New Mitsubishi i-MIEV Unseats Honda Civic Natural Gas after 8 Consecutive Years at the Top
Washington, D.C.—With the auto industry back on its feet and fuel economy standards shifting into high gear, automakers provided American consumers with a huge array of vehicles and technologies to choose from in 2012. Today at greenercars.org, the American Council for an Energy-Efficient Economy (ACEEE) released its 14th annual comprehensive environmental rankings showing how these offerings stack up.
Standards Would Deliver Fuel Savings That Would Stimulate the Economy and Job Growth.
Washington, D.C.—Proposed EPA/NHTSA fuel economy rules will lead to cost-effective consumer investments in fuel-efficient vehicles that will in turn stimulate economic activity and create an estimated net gain of 300,000 to 400,000 jobs per year on average over the period 2017 to 2025. The new rule will raise average new car and light truck fuel economy to 49.6 miles per gallon by 2025.
ACEEE Report: U.S. Better Off “Thinking Big” about Energy Efficiency Instead of Focusing First on Development of New Energy Sources
Listen to the streaming audio file recording of this news event (mp3) HERE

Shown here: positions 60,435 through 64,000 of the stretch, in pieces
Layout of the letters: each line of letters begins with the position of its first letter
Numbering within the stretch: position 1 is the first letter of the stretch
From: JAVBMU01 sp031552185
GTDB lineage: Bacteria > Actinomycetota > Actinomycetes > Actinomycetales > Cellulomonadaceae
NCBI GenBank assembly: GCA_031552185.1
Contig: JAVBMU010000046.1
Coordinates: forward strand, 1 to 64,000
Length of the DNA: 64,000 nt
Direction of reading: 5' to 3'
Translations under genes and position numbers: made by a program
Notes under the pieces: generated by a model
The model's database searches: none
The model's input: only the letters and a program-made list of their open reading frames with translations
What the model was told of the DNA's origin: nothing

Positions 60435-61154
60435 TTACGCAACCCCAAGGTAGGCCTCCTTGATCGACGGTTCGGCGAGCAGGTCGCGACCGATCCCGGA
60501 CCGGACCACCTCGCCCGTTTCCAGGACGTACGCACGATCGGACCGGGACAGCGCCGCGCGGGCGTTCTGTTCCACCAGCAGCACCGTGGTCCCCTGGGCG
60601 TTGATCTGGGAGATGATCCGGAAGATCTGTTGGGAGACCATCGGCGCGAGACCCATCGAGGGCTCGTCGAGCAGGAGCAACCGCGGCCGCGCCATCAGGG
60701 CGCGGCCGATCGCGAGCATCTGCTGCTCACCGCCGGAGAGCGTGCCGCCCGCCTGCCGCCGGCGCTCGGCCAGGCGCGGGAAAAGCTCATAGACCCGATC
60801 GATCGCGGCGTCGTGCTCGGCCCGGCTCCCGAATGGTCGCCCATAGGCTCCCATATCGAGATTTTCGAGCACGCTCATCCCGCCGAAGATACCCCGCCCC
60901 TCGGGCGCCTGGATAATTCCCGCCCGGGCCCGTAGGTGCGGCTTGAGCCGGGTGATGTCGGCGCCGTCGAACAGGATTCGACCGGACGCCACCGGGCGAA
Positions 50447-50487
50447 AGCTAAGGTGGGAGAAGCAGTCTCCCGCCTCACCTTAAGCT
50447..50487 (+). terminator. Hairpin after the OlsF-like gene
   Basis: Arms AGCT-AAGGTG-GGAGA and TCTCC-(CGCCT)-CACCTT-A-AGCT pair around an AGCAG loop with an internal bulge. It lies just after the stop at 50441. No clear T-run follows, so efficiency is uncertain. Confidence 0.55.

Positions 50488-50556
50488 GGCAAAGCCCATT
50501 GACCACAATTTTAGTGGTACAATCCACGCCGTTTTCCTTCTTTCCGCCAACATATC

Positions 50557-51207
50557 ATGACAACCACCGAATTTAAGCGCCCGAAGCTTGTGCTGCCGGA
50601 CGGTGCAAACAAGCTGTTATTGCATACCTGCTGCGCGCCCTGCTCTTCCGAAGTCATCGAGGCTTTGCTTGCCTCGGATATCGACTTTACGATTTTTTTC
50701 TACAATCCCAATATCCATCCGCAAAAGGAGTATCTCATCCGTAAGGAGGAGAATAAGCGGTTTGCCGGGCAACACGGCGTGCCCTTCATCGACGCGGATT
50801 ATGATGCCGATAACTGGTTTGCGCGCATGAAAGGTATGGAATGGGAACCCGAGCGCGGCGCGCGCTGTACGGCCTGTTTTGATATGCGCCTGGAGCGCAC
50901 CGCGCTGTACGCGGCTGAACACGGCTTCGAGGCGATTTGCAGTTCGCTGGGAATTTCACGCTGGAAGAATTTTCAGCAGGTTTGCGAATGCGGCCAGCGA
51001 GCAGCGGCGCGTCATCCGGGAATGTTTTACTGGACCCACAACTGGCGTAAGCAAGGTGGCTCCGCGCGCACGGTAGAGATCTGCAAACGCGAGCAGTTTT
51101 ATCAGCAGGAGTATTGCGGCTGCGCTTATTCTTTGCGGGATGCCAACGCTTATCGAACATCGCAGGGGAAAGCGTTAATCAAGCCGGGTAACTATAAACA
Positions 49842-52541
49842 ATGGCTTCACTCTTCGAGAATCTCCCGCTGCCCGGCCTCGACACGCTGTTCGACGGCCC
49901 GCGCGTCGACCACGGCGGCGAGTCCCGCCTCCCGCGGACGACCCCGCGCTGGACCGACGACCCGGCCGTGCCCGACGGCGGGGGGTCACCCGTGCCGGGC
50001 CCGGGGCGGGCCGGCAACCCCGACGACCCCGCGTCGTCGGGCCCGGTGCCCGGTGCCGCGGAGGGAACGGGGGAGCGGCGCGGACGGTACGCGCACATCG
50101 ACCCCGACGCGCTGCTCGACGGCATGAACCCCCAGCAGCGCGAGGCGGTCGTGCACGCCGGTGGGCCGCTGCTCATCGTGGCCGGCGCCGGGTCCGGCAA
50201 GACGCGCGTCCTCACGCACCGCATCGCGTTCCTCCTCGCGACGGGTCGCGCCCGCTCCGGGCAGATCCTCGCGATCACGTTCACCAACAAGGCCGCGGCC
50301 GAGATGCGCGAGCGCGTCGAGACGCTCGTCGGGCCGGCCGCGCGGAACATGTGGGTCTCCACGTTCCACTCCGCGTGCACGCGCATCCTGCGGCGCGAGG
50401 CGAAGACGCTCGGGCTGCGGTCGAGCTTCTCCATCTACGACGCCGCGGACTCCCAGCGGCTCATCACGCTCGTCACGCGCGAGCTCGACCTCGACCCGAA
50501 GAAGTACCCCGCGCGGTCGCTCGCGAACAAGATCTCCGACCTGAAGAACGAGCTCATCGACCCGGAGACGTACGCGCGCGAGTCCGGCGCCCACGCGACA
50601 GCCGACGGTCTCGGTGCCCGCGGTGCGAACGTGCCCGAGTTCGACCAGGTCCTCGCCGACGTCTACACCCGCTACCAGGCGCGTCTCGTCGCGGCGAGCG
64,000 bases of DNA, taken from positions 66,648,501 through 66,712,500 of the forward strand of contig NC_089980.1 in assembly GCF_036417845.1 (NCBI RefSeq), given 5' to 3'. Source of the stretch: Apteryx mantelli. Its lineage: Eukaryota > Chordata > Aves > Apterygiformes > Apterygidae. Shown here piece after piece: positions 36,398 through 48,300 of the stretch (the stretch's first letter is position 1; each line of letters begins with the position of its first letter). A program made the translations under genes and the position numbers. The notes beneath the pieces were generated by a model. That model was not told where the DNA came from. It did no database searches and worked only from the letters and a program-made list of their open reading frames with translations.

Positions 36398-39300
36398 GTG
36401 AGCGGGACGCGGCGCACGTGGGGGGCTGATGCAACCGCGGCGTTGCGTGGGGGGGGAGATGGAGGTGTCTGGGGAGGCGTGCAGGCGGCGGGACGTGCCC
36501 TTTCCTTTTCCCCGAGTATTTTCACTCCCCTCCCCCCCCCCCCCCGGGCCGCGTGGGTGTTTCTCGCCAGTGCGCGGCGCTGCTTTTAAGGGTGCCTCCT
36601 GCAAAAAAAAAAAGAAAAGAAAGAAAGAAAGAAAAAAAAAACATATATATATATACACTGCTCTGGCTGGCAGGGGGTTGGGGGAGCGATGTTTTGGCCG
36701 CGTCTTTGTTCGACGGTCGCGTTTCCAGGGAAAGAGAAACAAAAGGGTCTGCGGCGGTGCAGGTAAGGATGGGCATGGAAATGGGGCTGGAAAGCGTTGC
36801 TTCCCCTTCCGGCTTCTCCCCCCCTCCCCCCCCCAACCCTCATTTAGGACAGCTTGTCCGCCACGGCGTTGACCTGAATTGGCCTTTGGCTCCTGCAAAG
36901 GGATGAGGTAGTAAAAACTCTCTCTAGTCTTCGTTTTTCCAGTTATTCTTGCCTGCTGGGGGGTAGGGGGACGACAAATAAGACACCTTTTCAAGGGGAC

How Lack of Emphasis on Major Energy Efficiency Investments Leaves “3 Jokers in the U.S. Economic Deck”; Slashing Energy Use 60% Could Generate 2 Million Jobs & Save the Equivalent of $2600 Per Household Annually.
This summer marked the two-year anniversary of the Consumer Assistance to Recycle and Save (CARS) program, more fondly known as “Cash for Clunkers.” We know that the program provided consumers with a hefty chunk of money to trade in their older, inefficient vehicles for more efficient new ones. We also know that it provided a boost to carmakers and the economy by stimulating sales. Two years on, what more can we learn?
Major Increases in Car and Light Truck Fuel Economy Standards Take Shape, but Some Provisions Could Undermine Economic and Environmental Benefits
Washington, D.C.—President Obama today presented a plan to increase fuel economy and greenhouse gas standards for cars and light trucks in 2017-2025 that would raise fuel economy to 75 percent above 2010 levels. “This is a major step in reducing our oil dependence and consumers’ vulnerability to high gasoline costs,” said ACEEE Transportation Program Director Therese Langer. “By 2030, this round of standards could save more oil than we currently import from Saudi Arabia and Iraq, combined.”